Red Panda adoption?
September 11, 2006 9:36 PM   Subscribe

What is the feasibility of having a red panda as a pet? How much does it cost?
posted by PowerCat to Pets & Animals (14 answers total) 1 user marked this as a favorite
Depending on where you live, having a wild animal as a pet may be illegal. It certainly isn't ever anything I would advise, both for legal reasons and for the health of the animal. Your average vet won't know what to do with it, which isn't going to be very helpful if it needs medical care.
posted by caution live frogs at 9:42 PM on September 11, 2006

How many hectares of bamboo do you farm?
posted by paulsc at 9:49 PM on September 11, 2006 [2 favorites]

A pet? One doesn't generally (legally) keep an animal like that as a pet. If you want to build it a special (probably large) enclosure and get it fancy doctorin', and if you want to get special permission from your local government, you could keep it as a... ward. "Guest" maybe. Not really a pet.

Also, it's nocturnal and eats lots of bamboo. Not my idea of a good pet. Try a cat. You'll like it.
posted by samw at 9:50 PM on September 11, 2006

Go to your local wildlife center and register to foster (rehabilitate) baby racoons. They're just as wild, just as cute, and subsist on pretty much anything. They purr when you feed and pet them. They're also distantly related to red pandas.

Wildlife centers take in baby racoons all the time but always run out of people who want to take care of them until they're old enough for release, so you'd be doing a good deed as well.

You CAN legally keep a raccoon as a pet in Ontario if you get a license and give it both dog and cat shots. Bonus if you live on a farm. I don't know about Quebec though.
posted by Sallysings at 8:30 AM on September 12, 2006

The red panda is an endangered species, which means it is generally illegal to sell or buy them.
posted by mbrubeck at 8:46 AM on September 12, 2006 [1 favorite]

The feasibility is nil, it's illegal. If it were not illegal it would be impractical because of all the bamboo they eat.
posted by jessamyn at 9:03 AM on September 12, 2006

For more on the "Raccoon as Pet" tip, peep this fine publication:
Rascal by Sterling North
posted by cosmicbandito at 9:13 AM on September 12, 2006

So what is a raccoon like, as a pet? It sounds more promising than a ferret.
posted by Chuckles at 9:59 AM on September 12, 2006

I had a raccoon as a pet when I was a kid. Rasputin. It never bit me or my sisters but damn did it love to eat. Tore frogs apart right in front of us. Nasty.

I had lots of non-domesticated animals as pets (turtles, snakes, lizards, chimpmunk, mice, frogs, birds of all kinds, etc etc.). However, though I remember each of the animals, what I remember most about them is how unpetlike they were. My fondest memories of animals as a kid are all of dogs. They're the only animal I had that seemed to reciprocate (or at least appreciate) the affection I had for them.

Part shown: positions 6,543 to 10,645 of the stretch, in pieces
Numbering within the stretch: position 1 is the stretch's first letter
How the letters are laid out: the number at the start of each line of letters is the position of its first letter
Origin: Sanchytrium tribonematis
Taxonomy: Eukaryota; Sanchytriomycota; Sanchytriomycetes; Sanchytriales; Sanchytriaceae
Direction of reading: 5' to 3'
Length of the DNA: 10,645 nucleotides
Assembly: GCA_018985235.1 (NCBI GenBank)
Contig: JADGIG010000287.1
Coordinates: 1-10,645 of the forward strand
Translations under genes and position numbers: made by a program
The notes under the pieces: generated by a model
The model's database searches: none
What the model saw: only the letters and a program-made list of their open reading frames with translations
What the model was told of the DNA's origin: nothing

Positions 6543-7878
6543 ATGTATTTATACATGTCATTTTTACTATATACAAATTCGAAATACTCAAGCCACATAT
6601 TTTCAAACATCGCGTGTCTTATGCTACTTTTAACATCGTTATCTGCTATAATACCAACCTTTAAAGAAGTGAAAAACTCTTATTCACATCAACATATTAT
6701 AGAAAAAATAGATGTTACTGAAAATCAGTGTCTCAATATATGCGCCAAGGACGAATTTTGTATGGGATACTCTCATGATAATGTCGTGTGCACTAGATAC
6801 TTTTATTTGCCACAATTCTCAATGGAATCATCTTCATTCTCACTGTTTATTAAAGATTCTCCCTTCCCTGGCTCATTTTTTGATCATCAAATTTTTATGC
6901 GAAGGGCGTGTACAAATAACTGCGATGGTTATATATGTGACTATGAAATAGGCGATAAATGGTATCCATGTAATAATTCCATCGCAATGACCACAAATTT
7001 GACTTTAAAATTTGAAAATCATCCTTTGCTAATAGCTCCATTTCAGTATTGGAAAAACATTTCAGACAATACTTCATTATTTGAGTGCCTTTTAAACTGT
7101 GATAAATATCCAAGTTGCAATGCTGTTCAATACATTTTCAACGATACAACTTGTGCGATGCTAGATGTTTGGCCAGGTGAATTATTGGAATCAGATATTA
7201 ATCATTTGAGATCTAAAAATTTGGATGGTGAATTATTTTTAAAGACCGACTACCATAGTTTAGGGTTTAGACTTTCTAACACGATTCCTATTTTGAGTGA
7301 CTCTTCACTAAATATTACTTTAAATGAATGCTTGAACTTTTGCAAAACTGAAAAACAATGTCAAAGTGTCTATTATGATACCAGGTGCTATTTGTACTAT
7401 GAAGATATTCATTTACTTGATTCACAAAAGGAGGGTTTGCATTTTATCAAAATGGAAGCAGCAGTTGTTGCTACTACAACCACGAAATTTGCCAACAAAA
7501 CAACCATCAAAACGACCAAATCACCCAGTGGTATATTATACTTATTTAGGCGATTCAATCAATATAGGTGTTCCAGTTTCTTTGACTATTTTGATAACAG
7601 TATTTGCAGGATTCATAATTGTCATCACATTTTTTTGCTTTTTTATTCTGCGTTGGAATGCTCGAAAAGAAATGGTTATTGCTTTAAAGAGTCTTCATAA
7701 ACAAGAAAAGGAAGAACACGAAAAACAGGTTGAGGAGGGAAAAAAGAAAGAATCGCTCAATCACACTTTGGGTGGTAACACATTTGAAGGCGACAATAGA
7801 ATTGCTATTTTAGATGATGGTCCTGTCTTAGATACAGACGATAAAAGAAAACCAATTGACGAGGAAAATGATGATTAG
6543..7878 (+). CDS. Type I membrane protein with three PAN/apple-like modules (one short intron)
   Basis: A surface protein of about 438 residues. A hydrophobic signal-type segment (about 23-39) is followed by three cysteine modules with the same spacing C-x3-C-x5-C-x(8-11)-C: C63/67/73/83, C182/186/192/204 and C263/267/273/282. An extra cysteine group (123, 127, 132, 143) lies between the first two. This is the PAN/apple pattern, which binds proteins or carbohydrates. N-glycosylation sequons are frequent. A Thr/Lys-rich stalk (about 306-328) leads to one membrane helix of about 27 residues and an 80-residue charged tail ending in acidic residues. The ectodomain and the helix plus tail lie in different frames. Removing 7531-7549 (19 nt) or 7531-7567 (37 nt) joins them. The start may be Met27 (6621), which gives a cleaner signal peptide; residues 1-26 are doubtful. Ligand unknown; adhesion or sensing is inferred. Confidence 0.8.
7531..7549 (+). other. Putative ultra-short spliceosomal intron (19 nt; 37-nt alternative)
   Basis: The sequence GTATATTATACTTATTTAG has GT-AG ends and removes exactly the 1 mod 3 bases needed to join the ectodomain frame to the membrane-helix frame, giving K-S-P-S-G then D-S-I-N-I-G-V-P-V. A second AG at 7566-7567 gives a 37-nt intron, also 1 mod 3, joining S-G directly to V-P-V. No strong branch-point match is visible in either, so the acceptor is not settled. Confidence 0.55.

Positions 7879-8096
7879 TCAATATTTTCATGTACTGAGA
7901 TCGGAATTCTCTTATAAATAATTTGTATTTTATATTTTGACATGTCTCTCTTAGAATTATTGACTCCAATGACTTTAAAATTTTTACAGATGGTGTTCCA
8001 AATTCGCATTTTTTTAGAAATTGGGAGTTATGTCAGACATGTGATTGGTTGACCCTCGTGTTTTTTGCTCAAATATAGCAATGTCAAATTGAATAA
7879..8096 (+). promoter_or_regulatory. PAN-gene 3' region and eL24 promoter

As an adult animal lover, I say don't have a raccoon as a pet, unless you are rehabilitating one, as Sallysings sung.

Wild animals just don't make good pets, in general. Why? Because they don't need you. In fact, you're presence works against them. Get a pet that does need you. A dog, for instance. Dogs are great pets (though I prefer to think of mine as a companion, not a pet).
posted by dobbs at 10:50 AM on September 12, 2006

Chuckles/ rehabbing is much better than keeping the racoon. Honestly, as soon as it's able to find its own food, it no longer needs you. When you foster one you get the best of the time you can get with it - a racoon that's received all its shots, is cute and fuzzy, lets you pet it, and then when it's big enough to destroy the place, you get to give it back...
posted by Sallysings at 11:35 AM on September 12, 2006

Thanks for the replies!

a racoon that's received all its shots, is cute and fuzzy, lets you pet it, and then when it's big enough to destroy the place, you get to give it back...

I used to enjoy working rides at Centreville for this reason. Kids are great fun to play with when they are in a good mood, as soon as they start to scream you hand them back to the parents :)
posted by Chuckles at 11:55 AM on September 12, 2006 [1 favorite]

What everyone else has said, plus the fact that most facilities that keep red pandas (such as the Central Park Zoo) do so as part of a captive breeding species diversification programme to ensure their survival.
posted by holgate at 1:21 PM on September 12, 2006

Anyone who think pet racoons are cute, has never spent a night at the Lure Lodge in Kentucky, where several hundred semi-tame racoons gather at dusk each evening at the Lodge to be fed by guests and staff. Very cute and fun, unless you have to go to your room in an outlying building later. In that case, prepare to be chased, as fast as you can run by hundreds of 50 to 70 pound animals who expect you to throw food, and know you probably keep good things to eat in your pocket...

Memorable? Yes. Fun? No.
posted by paulsc at 7:41 PM on September 12, 2006

Feasibility? Zero to none. The red panda is simply not an animal that is suitable for "pet" purposes.
posted by Savannah at 9:02 PM on September 12, 2006

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